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Digital Mapping Techniques '01 -- Workshop Proceedings
U.S. Geological Survey Open-File Report 01-223

Making Improved Geotechnical Maps with Spatial Analysis

By Steven L. Martin

Kentucky Geological Survey
University of Kentucky
228 Mining and Mineral Resources Building
Telephone: (859) 257-5500
Lexington, KY 40506
Fax: (859) 257-1147
e-mail: smartin@kgs.mm.uky.edu

Geologic maps of McCracken County in the Jackson Purchase Region of western Kentucky show a wide variety of unconsolidated to moderately consolidated materials. These materials consist of unconsolidated silt, clay, sand, and gravel of alluvial, lacustrine, and loessal origin; poorly consolidated sandy, clayey continental gravel; and poorly to moderately consolidated sand, lean to plastic clay, and mixtures of interlayered silt, sand, and clay deposited in lacustrine and near-shore deltaic environments. This region is known to be susceptible to a number of geotechnical problems in response to natural phenomena such as springs, erosional agents (flooding and landslides), and earthquakes. Previous studies have shown relationships between geologic map units and geotechnical behavior. These studies include field and laboratory investigations that predict behavior of lithologic units when disturbed by engineering and construction practices, as well as the behavior of lithologic units in response to natural phenomena. Traditional geotechnical maps have been reclassifications of geologic map units based on similar rock types and engineering properties. Improved geotechnical maps will be produced using one or more of the following geospatial techniques:

  1. comparing geologic map units to surface slope
  2. comparing geologic map units to subsurface horizons using geophysical and borehole analysis
  3. using remote sensing to detect properties of geologic map units
  4. analyzing geotechnical test results in the context of geologic map units.

To enhance the usability of our maps, a database of geotechnical information will be included. This database will contain information about geotechnical materials, their properties, how these materials might behave, and how they might affect man-made structures under certain conditions. It is our goal to build a database that relates geologic factors to engineering problems. For example, the most common unconsolidated to poorly consolidated material in the area is silt and clay. An important property of this material is moisture content. If the moisture content is high, its slope stability is poor, and this will affect structures such as roads and buildings (Finch, 1968; Nichols, 1968). Also exposed in the area is a moderately consolidated, plastic clay formation. This clay's mineral composition, specifically, calcium montmorillonite, is an important property. When exposed, the clay desiccates, producing a volume change, thus affecting slope stability (Finch, 1968; Nichols, 1968). In the future, we hope to develop a system in which the user can select a formation, and have a choice of information to choose from (lithologic, geotechnical, geohazard, economic, etc.) (Fig. 1). This information would not replace site investigations, but could assist in engineering or construction planning.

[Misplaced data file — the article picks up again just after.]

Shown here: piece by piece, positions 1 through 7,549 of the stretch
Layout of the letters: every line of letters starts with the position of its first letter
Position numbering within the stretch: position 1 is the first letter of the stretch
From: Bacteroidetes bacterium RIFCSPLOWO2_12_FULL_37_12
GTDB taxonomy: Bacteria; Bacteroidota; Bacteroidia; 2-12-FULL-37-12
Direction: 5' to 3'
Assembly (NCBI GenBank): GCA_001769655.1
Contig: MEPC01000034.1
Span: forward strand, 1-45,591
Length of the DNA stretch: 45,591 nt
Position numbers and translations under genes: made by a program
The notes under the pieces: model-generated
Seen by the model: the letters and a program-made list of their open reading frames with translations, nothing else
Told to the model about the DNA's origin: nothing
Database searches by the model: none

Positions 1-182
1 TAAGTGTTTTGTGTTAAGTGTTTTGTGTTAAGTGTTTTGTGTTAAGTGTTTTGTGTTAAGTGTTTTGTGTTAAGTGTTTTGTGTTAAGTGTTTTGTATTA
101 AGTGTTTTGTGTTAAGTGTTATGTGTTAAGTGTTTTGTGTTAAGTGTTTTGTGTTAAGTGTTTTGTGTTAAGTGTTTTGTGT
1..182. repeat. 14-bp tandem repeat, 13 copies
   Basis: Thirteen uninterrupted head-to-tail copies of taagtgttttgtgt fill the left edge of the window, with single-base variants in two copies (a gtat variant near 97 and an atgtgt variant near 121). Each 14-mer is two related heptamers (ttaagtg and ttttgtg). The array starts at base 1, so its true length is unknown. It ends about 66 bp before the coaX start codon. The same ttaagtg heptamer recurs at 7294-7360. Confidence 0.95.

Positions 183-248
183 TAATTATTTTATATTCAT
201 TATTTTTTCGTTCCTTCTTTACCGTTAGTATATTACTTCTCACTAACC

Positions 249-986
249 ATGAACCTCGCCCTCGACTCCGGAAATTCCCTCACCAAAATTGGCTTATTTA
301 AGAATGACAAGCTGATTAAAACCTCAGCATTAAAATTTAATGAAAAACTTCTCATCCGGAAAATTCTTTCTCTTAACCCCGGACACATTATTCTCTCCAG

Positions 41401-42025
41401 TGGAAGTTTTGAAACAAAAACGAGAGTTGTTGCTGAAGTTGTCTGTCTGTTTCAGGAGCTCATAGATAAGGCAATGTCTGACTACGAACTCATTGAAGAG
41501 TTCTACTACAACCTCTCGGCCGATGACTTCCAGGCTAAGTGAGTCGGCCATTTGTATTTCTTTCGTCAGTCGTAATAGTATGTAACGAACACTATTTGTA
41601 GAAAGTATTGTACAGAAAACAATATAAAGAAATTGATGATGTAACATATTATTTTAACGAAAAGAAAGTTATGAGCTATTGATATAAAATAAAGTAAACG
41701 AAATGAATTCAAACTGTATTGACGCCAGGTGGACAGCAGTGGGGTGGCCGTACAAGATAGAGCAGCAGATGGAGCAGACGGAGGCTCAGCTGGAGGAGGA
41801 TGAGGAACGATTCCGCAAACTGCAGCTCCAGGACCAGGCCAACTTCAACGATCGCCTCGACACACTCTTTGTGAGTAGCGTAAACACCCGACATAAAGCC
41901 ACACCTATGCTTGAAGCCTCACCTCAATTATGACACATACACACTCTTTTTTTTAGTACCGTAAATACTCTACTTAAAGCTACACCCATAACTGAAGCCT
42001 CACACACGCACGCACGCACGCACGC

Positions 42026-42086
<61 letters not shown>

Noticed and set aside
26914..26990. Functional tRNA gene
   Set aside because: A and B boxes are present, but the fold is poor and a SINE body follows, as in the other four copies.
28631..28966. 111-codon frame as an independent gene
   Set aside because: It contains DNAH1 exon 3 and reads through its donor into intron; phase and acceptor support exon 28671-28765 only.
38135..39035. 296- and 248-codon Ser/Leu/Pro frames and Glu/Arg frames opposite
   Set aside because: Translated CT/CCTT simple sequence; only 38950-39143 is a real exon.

Geotechnical map of part of McCracken County showing information related to a geotechnical unit

Figure 1. Geotechnical map of part of McCracken County showing information related to a geotechnical unit. MC=silt and clay (light gray). Cp=plastic clay (gray). S/CS=sand/clayey sand (medium gray). Gsc=gravel,sand, and clay (dark gray). G=gravel (gray stipple). Location of local roads and fractures also shown.

REFERENCES

Finch, W.I., 1968, Engineering geology of the Paducah West and Metropolis quadrangles in Kentucky: U.S. Geological Survey Bulletin 1258-B, 19 p.

Nichols, T.C., Jr., 1968, Engineering geology of the Paducah East quadrangle in Kentucky: U.S. Geological Survey Bulletin 1258-A, 13 p.


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